Catalogue


With all her might : the life of Gertrude Harding, militant suffragette /
Gretchen Wilson.
imprint
Fredericton, N.B. : Goose Lane Editions, c1996.
description
231 p. : ill., facsims., ports. ; 23 cm.
ISBN
0864921845
format(s)
Book
Holdings
More Details
imprint
Fredericton, N.B. : Goose Lane Editions, c1996.
isbn
0864921845
general note
WERC
catalogue key
2882022
 
Includes bibliographical references (p. 221-223) and index.
A Look Inside
Full Text Reviews
Appeared in Publishers Weekly on 1997-11-10:
Cleverly using all the materials at her disposal‘particularly the memoir, photos, quirky drawings, memorabilia and letters in Harding's scrapbook‘Canadian writer Wilson crafts a charming, though sketchy, portrait of her great aunt, "an ordinary woman... who, through coincidence, was able to seize a chance to help change the foundation of society." Harding (1889-1977), a sheltered but adventuresome young woman, had traveled from rural Canada ending up in London, where she studied art. At 23, her sense of justice sparked by a march, she quit school to volunteer for the Women's Social and Political Union (WSPU), London's militant suffragettes who risked their lives to help women get the vote. Isolated from her family and uninterested in marriage, she devoted herself to the cause, graduating from organizer to courageous activist; she carried messages to secret hideouts, destroyed rare orchids in the Royal Botanic Gardens, trained armed female bodyguards and assisted WSPU's leaders, Emmeline Pankhurst and her daughter, Christabel. Harding's life after the suffragettes‘she was a social worker for 16 years before retiring‘was uneventful, and readers may be frustrated with this shadowy figure's near-silence about her personal life ("Whether Gert fell in love with men, women or both is a matter of speculation. She was private about romance"). Most intriguing is the juxtaposition of Harding's personal perspective with Wilson's concise, clearly written history of women's increasingly desperate, unprecedented push for the vote in Great Britain. Photos. (Dec.) (c) Copyright PWxyz, LLC. All rights reserved
Summaries
Main Description
Born in 1889, Gertrude Harding spent a boistrous childhood on a Welsford, New Brunswick, farm. She travelled to Hawaii to live with her sister, and, when her sister moved to London in 1912, Harding went with her. One day, from the top of a London bus, she saw a parade of women carrying large white posters. Attended by a policeman, they walked in single file on the street close to the curb as passersby stared and shouted rude remarks. It was a poster-parade of Militant Suffragettes demanding votes for women; after more than two decades of mild action, the Suffragettes were on the warpath. Gertrude Harding couldn't wait to join them. After a short initiation, Harding and a comrade-in-arms hit conservative Englishmen in a very tender spot: they smashed up the orchid house at Kew Gardens. Then, to counter government violence, Harding organized a cadre of women who learned jujitsu and wore Indian clubs on their belts. This bodyguard had two jobs: to deter the policemen who tried to haul Suffragettes off to prison, and to arrange escapes for Suffragettes on the run. When the politicians changed tactics and the bodyguard's work decreased, Harding served as a private secretary to Christabel Pankhurst, the movement's strategist. Then, as World War I intensified, Harding became the publisher of the Suffragette newspaper, again staying one jump ahead of the police. During the War, Harding found her second career: she became a social worker among women labourers in a munitions plant. Afterwards, she did social work in industrial New Jersey. When she retired, she gardened and sold jam, and she also wrote her memoirs, which she illustrated with sketches and snapshots. Finally, old and ill, she returned to Rothesay, New Brunswick, where she died in 1977.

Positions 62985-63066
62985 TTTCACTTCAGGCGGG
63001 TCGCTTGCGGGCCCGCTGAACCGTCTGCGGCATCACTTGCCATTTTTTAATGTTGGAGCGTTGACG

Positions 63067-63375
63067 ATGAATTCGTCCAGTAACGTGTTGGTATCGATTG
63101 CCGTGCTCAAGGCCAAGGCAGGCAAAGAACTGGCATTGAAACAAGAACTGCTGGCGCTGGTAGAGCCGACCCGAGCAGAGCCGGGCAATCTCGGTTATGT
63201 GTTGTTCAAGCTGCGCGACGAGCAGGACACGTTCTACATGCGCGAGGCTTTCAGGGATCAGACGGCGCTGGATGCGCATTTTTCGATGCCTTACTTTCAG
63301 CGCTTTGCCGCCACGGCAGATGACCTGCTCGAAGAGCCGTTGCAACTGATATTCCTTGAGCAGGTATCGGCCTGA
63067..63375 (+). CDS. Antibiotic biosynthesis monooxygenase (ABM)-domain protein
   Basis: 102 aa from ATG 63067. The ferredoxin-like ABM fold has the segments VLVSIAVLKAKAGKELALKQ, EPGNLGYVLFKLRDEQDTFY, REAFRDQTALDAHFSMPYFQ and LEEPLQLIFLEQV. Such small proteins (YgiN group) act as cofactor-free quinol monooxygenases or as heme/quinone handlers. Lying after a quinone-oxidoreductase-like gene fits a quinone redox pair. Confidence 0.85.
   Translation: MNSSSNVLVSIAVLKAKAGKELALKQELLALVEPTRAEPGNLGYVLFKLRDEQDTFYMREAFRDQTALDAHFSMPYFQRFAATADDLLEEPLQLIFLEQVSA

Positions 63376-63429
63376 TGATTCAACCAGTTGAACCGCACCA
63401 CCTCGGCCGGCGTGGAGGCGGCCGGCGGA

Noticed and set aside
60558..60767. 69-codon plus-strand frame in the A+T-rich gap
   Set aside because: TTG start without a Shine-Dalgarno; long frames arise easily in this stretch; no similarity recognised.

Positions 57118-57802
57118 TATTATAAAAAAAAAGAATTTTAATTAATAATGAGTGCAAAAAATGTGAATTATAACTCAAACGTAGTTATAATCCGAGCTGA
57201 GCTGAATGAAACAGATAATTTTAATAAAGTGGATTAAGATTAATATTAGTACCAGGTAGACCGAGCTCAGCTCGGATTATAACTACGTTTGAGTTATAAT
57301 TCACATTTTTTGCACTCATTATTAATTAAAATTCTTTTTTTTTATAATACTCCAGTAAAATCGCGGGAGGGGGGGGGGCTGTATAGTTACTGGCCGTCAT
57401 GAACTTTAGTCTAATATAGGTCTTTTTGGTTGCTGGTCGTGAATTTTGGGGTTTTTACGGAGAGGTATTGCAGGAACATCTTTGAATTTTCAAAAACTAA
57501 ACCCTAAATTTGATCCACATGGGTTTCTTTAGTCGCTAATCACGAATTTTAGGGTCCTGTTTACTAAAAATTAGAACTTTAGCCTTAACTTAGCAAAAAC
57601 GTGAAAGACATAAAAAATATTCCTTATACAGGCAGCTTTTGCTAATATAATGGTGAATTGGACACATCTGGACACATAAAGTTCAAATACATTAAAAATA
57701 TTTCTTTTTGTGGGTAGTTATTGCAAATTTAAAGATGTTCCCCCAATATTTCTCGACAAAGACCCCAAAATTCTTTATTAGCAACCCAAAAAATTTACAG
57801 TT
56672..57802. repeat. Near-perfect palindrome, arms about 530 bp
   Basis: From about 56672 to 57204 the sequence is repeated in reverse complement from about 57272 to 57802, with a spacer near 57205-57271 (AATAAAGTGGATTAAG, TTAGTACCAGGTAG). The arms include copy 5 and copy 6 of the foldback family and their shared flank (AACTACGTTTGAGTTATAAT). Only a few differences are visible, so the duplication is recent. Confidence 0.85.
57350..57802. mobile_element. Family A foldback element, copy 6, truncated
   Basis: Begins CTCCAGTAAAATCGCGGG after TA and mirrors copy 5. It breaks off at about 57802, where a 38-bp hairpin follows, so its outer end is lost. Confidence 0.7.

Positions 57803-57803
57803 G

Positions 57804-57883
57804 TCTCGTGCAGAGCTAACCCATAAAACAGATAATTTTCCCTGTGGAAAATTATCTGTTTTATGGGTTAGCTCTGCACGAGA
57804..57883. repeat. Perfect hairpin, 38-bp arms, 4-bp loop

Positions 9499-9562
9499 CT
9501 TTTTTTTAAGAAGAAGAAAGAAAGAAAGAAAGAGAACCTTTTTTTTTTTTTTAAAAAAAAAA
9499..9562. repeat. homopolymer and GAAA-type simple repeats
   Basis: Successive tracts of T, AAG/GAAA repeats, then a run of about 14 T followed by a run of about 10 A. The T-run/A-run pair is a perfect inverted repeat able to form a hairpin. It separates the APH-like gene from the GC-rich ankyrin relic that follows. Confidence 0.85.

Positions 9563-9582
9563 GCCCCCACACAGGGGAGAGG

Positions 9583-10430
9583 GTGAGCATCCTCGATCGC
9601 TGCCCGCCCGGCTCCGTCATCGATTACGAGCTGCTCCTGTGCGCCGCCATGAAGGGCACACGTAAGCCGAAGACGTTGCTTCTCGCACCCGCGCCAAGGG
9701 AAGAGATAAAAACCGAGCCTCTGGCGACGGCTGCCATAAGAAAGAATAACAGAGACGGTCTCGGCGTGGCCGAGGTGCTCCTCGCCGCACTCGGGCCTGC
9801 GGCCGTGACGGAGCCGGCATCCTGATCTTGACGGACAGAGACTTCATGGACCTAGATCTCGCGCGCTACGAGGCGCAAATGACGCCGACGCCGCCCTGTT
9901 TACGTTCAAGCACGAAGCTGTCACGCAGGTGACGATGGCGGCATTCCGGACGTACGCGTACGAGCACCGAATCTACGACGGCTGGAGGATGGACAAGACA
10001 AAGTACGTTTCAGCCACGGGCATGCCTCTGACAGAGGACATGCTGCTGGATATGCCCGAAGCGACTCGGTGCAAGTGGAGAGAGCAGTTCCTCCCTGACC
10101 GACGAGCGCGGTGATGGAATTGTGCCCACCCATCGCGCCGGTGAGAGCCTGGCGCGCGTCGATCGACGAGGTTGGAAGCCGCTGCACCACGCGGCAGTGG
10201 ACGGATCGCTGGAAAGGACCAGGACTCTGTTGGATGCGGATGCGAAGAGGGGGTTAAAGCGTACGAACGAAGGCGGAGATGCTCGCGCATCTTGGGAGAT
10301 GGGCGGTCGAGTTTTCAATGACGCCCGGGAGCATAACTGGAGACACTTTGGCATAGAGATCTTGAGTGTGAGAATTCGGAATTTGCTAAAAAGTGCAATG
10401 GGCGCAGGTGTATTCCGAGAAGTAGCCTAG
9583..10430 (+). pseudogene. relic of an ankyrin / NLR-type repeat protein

Back Cover Copy
For two years, Gertrude Harding lived an outlaw's life as a Militant Suffragette. Harding grew up in rural New Brunswick and spent a comfortable sojourn in Hawaii without a thought of voting. Then, in 1912, she arrived in London and saw the Militant Suffragettes in action. Harding began her Suffragette career by wrecking an orchid house at Kew Gardens. In 1913, she led Emmeline Pankhurst's bodyguard, a cadre armed with Indian clubs who defended Mrs. Pankhurst against the police. When government violence diminished, Harding turned to journalism, working in secret to publish The Suffragette. She even served as Christabel Pankhurst's private secretary in Christabel's Paris sanctuary. When the Suffragettes disbanded, Harding became a social worker, first in a munitions factory in England and later in Bound Brook, New Jersey.
Description for Reader
For two years, Gertrude Harding lived an outlaw's life as a Militant Suffragette. Harding grew up in rural New Brunswick and spent a comfortable sojourn in Hawaii without a thought of voting. Then, in 1912, she arrived in London and saw the Militant Suffragettes in action. Harding began her Suffragette career by wrecking an old orchid house at Kew Gardens. In 1913, she led Emmeline Pankhurst's bodyguard, a cadre armed with Indian clubs who defended Mrs. Pankhurst against the police. When government violence diminished, Harding turned to journalism, working in secret to publish The Suffragette. She even served as Christabel Pankhurst's private secretary in Christabel's Paris sanctuary. When the Suffragettes disbanded, Harding became a social worker, first in a munitions factory in England and later in Bound Brook, New Jersey.

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